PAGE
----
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Calling All Lame-Os!

August 6, 2014

Lame-O Records by Rachel Del SordoText by Beth Ann Downey. Images by Rachel Del Sordo.

Lame-O Records has given itself a simple description: “Punk. Indie. Coffee. Pez Dispensers.” That’s how the label describes itself on Facebook.

Though there’s a lot of that, there’s one more thing that founders Eric Osman and Emily Hakes modestly left out: Lame-O Records is run strictly on passion.

Osman started Lame-O in order to help friends in local pop punk band Modern Baseball put out their first LP. He was managing the band at the time, as he still does today, and decided to use the money he’d been saving working coffee shop jobs to fund pressing 300 copies of Sports.

“We just wanted something bigger than a Bandcamp release,” Osman says from the label’s headquarters, aka his West Philly apartment. “I wasn’t really thinking of it as a label thing. As things progressed, I gave it a name and a logo. But originally, I had no plans to continue the label after that.”

Those records were all pressed on different colored vinyl and LameO02OnlineOsman didn’t see a cent of profit. But releasing Sports physically may have been a defining factor contributing to Modern Baseball’s success. Osman decided to continue with label in order to help other bands have the similar opportunities.

“I thought, since I’d gotten lucky enough to sell a bunch of copies of the first record I ever put out on a fluke or a whim, that it would be silly of me not to take advantage of the situation and put forth bands that are doing cool things that otherwise wouldn’t have been recognized,” Osman says.

Hakes didn’t officially become involved with Lame-O until the planning stages for putting out The Hundred Acre Woods’ Cold in the Morning 7-inch. But Osman says she played a huge role in Lame-O from the beginning.

“We would talk every week while I was doing my radio show at WKDU,” Osman says. “I would ignore all of the songs that were being requested on the radio as Emily would talk to me about what she thought I should do. And she was always right.”

Both are still students at Drexel University, Hakes majoring in music industry and Osman in entertainment and artist management.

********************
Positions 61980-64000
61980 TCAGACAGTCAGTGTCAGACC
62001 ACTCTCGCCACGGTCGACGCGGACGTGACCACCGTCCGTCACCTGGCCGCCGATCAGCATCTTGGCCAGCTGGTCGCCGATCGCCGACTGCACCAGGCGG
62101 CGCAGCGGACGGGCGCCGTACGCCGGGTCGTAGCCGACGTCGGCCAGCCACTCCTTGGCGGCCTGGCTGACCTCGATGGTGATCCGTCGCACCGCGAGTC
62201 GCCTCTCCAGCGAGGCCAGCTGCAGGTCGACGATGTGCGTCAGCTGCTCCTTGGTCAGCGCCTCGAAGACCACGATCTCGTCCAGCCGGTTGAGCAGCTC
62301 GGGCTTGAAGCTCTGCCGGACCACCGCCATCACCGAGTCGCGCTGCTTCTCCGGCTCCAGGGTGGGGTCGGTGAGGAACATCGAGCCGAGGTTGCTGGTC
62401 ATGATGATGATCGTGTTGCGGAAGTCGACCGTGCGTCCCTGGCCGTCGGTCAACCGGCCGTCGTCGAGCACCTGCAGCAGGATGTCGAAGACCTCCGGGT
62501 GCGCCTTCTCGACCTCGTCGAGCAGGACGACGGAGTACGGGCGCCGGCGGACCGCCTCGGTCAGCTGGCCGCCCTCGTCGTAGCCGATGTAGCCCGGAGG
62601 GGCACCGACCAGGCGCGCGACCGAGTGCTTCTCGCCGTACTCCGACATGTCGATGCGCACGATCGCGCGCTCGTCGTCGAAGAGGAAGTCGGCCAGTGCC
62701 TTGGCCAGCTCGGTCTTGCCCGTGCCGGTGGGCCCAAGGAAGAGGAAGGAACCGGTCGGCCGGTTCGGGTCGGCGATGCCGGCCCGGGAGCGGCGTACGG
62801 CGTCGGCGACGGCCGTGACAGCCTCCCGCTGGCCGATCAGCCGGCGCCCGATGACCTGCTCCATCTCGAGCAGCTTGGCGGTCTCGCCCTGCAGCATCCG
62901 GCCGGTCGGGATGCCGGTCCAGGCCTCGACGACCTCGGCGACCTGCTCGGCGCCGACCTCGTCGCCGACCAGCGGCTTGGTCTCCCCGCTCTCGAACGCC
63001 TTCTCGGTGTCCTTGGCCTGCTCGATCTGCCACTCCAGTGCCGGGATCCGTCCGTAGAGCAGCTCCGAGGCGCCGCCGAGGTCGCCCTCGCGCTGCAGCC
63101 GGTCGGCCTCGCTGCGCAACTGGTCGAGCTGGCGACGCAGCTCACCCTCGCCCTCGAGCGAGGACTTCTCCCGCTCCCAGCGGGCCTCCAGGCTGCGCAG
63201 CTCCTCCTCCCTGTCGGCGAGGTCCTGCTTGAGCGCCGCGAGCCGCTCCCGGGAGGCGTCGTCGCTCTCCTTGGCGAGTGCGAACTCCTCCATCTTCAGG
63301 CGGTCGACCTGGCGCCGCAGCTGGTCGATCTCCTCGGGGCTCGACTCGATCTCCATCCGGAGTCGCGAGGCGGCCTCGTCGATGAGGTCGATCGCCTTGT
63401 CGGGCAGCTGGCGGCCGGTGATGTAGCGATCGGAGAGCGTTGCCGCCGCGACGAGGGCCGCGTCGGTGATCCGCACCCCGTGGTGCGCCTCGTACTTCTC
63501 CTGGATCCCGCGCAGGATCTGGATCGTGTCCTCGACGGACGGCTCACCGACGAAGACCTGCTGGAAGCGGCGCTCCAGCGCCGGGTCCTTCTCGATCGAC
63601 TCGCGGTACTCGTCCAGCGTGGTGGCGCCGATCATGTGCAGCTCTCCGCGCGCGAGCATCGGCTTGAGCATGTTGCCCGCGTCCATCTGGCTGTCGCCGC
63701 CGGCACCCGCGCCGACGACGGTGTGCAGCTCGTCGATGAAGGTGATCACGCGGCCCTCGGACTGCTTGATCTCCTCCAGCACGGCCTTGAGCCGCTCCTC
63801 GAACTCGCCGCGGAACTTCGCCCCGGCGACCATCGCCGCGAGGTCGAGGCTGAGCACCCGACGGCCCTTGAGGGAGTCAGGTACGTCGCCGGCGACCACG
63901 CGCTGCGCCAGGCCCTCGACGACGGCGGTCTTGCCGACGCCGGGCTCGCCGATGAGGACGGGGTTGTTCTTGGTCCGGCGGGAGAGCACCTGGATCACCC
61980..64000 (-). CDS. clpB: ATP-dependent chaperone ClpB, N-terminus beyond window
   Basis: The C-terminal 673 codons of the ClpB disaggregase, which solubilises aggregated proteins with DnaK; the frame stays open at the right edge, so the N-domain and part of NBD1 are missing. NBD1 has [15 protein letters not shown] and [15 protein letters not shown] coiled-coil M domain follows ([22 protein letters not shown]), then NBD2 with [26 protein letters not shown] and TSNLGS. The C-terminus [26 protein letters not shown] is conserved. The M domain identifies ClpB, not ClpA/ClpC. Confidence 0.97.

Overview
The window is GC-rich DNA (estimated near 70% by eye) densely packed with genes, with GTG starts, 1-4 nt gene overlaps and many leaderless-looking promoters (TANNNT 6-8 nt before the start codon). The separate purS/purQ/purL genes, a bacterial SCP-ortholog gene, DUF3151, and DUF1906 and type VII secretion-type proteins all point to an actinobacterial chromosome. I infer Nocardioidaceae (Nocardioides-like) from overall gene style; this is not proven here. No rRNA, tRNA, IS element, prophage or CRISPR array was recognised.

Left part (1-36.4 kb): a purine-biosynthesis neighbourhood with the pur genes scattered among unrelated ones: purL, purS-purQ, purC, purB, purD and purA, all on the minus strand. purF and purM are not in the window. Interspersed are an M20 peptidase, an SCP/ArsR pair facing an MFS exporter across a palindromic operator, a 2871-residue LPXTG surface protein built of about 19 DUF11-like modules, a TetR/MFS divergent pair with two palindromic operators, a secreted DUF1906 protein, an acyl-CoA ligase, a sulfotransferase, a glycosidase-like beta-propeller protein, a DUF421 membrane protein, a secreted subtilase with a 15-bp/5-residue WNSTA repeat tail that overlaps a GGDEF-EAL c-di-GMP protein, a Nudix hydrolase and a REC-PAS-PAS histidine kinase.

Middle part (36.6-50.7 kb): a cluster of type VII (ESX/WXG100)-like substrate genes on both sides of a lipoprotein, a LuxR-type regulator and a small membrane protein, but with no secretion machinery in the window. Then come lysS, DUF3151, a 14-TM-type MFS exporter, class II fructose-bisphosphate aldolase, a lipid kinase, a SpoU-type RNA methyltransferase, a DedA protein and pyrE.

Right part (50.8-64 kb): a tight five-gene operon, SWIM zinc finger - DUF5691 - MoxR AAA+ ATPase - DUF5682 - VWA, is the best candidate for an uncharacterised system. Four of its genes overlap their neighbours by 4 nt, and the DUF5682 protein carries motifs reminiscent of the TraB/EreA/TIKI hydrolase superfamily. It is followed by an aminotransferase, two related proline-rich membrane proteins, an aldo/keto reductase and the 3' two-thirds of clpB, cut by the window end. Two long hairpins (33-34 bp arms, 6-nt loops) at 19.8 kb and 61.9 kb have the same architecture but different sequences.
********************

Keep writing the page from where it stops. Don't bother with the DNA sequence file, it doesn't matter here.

“It’s very busy,” says Hakes. “But doing Lame-O is easy because I want to.”

“I leave a lot of things to the side, most notably school,” adds Osman. “I’ll find myself doing a lot more Lame-O stuff and management stuff. We’re busy people.”

Their latest release is from Scranton-born, Philly-bred Three Man Cannon, a project formed by former members of the band Tiger’s Jaw. Lame-O released the band’s new album, Pretty Many People, in May.

Matt Schimelfenig, vocalist and guitarist for the band, calls Hakes and Osman “the best pair in Philadelphia right now.”

“I think they come at it from the right direction,” he says. “They put out records because they like the record, not because they want to sell a bunch of records. That’s not what it’s all about for them. We all really like that aspect.”

Lame-O will soon announce a partnership with the label’s first band from outside Philly. Though they’re glad to work with any deserving band, Lame-O definitely still has a strong hometown loyalties.

“There’s just so much great music here,” says Osman.

“It’s so easy to run a record label in this city,” adds Hakes. “All you have to do is like people. Finding bands is not an issue. At all.”

No matter how successful Lame-O becomes, its end-goal will remain simple.

“If we can get anyone to listen to a record who otherwise wouldn’t have heard that record, that’s the coolest thing we can do,” Osman says. “Help those people keep making music and help keep Emily and I entertained – and busy as fuck.”

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